When the idler 42 is tightened by manipulation of the handle 49 it moves up between the driven rim 37 and the drive pulley 39 tending to produce a greater wrap-around of the belt around both the drive pulley 39 and the rim 37. The greater wrap-around of these pulleys that it is pos sible to obtain allows less tension to be exerted on the V belt 33. Thus, the idler functions not only as a clutch to tighten the V belt but on being tightened tends to produce greater wrap-around each pulley. It also serves as a brake when the chair is not in motion because of the gear reduction in the drive between the motor and the drive pulley 39. The links 44, 46, and 49 are in a position to give a toggle effect with great mechanical advantage in moving the idler 42 into belt-tightening position.
From the above-described construction it will be appreciated that an improved self-propelled invalid wheel chair has been provided having many novel advantages. Whenever it is desired to collapse the wheel chair the battery support 53 and the batteries must be disconnected and removed. However, when the batteries and the battery support are removed the arrangement of the motors and their motor housings 40 and the belt drives to the drive wheels is such that the wheel chair can be collapsed in the usual manner. This is due to the fact that the motors and the drives are located within the planes of the side frames or substantially so.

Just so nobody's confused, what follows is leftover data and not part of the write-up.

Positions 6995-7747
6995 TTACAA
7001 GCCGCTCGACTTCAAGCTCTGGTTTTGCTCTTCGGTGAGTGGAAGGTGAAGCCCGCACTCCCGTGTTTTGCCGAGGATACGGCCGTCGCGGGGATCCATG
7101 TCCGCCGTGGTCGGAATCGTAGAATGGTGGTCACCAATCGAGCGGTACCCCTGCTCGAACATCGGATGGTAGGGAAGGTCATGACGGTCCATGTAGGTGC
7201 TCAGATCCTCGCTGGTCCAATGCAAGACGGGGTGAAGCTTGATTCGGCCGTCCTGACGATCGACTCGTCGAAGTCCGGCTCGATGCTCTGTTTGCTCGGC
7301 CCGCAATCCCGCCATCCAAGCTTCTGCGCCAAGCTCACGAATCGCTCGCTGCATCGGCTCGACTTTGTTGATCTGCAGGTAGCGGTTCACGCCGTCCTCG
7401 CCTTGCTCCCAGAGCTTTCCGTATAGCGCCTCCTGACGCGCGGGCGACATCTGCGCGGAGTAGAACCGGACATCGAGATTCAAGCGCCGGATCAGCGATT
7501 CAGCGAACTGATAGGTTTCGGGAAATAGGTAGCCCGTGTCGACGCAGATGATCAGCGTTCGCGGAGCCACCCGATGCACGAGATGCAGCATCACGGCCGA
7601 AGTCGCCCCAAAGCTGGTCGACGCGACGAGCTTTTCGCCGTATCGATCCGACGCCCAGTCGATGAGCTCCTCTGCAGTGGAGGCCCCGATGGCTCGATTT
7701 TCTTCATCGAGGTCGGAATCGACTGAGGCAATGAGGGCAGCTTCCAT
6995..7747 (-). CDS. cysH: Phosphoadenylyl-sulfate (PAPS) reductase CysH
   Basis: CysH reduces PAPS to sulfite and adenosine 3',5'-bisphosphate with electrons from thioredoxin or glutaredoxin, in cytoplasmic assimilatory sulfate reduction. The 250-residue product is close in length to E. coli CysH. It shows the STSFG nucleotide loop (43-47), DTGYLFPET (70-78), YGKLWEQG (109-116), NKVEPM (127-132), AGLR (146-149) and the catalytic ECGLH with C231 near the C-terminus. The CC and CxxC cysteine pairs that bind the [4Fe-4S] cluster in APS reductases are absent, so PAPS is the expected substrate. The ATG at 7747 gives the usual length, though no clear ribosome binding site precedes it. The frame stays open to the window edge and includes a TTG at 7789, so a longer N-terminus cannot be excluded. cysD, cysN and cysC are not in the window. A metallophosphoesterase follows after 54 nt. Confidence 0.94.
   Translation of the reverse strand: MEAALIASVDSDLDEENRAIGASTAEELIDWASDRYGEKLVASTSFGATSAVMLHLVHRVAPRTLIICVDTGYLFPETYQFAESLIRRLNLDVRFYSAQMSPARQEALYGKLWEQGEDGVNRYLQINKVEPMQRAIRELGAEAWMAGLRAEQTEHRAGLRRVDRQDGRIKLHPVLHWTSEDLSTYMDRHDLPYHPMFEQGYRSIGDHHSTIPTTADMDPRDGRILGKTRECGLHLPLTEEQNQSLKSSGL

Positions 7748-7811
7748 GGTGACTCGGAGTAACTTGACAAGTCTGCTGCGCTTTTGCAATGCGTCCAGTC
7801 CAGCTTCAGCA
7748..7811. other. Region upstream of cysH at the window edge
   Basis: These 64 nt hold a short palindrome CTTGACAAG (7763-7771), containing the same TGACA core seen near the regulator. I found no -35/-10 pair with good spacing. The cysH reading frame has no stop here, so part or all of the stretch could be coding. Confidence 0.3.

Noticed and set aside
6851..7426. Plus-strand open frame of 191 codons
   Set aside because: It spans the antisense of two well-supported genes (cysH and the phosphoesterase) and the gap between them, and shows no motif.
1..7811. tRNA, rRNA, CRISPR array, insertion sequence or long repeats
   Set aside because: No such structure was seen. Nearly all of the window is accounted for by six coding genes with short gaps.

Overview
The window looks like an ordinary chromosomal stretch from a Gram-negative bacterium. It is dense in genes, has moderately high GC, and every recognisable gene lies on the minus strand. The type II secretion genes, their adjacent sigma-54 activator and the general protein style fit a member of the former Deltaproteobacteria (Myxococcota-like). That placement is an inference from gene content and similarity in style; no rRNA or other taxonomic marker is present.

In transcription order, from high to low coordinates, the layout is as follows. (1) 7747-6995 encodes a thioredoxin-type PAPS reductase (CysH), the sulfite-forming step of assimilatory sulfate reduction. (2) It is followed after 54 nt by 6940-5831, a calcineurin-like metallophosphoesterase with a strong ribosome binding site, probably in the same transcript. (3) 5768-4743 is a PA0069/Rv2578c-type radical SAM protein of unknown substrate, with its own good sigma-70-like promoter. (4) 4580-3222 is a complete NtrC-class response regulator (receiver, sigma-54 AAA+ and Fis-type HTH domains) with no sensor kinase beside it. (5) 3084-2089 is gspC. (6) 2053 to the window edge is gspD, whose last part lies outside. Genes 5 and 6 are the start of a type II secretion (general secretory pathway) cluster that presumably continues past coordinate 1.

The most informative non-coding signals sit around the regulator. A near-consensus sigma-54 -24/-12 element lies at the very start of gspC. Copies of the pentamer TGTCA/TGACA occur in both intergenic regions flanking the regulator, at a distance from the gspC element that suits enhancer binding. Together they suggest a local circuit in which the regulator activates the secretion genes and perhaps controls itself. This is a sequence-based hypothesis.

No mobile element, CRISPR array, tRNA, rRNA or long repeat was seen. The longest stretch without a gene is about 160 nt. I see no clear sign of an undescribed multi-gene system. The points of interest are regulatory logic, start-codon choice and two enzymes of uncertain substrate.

Although one drive wheel may be urged to rotate faster or slower than its companion drive wheel, nevertheless by means of the detents 59 the caster wheels can be kept headed in a straight-forward direction until such time as it is desired to make an intentional turn. When this is desired proper manipulation of the handle 56 will cause the drive wheels to urge the chair to turn with sufficient effort to cam the detents 59 out of their apertures S8 and thus allow the wheel chair to be turned. The drive construction does not prevent the use of footrests which can optionally be swung outward or returned to their normal positions extending forwardly of the front legs and releasably locked therein.
Various changes may be made in the details of construction without departing from the spirit and scope of the invention as defined by the appended claims.